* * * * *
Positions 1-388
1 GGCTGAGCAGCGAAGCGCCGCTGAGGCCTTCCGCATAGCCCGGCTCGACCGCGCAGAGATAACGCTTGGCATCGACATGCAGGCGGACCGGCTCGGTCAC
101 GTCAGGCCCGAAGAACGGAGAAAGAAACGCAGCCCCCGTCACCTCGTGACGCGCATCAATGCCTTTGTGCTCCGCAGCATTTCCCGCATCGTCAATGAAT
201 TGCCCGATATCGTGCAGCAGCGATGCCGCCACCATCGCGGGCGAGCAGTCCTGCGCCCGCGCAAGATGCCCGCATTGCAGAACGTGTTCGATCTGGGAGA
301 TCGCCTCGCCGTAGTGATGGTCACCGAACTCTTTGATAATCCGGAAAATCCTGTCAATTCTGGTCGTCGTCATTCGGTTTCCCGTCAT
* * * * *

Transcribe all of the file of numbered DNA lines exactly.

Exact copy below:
Positions 1-388
1 GGCTGAGCAGCGAAGCGCCGCTGAGGCCTTCCGCATAGCCCGGCTCGACCGCGCAGAGATAACGCTTGGCATCGACATGCAGGCGGACCGGCTCGGTCAC
101 GTCAGGCCCGAAGAACGGAGAAAGAAACGCAGCCCCCGTCACCTCGTGACGCGCATCAATGCCTTTGTGCTCCGCAGCATTTCCCGCATCGTCAATGAAT
201 TGCCCGATATCGTGCAGCAGCGATGCCGCCACCATCGCGGGCGAGCAGTCCTGCGCCCGCGCAAGATGCCCGCATTGCAGAACGTGTTCGATCTGGGAGA
301 TCGCCTCGCCGTAGTGATGGTCACCGAACTCTTTGATAATCCGGAAAATCCTGTCAATTCTGGTCGTCGTCATTCGGTTTCCCGTCAT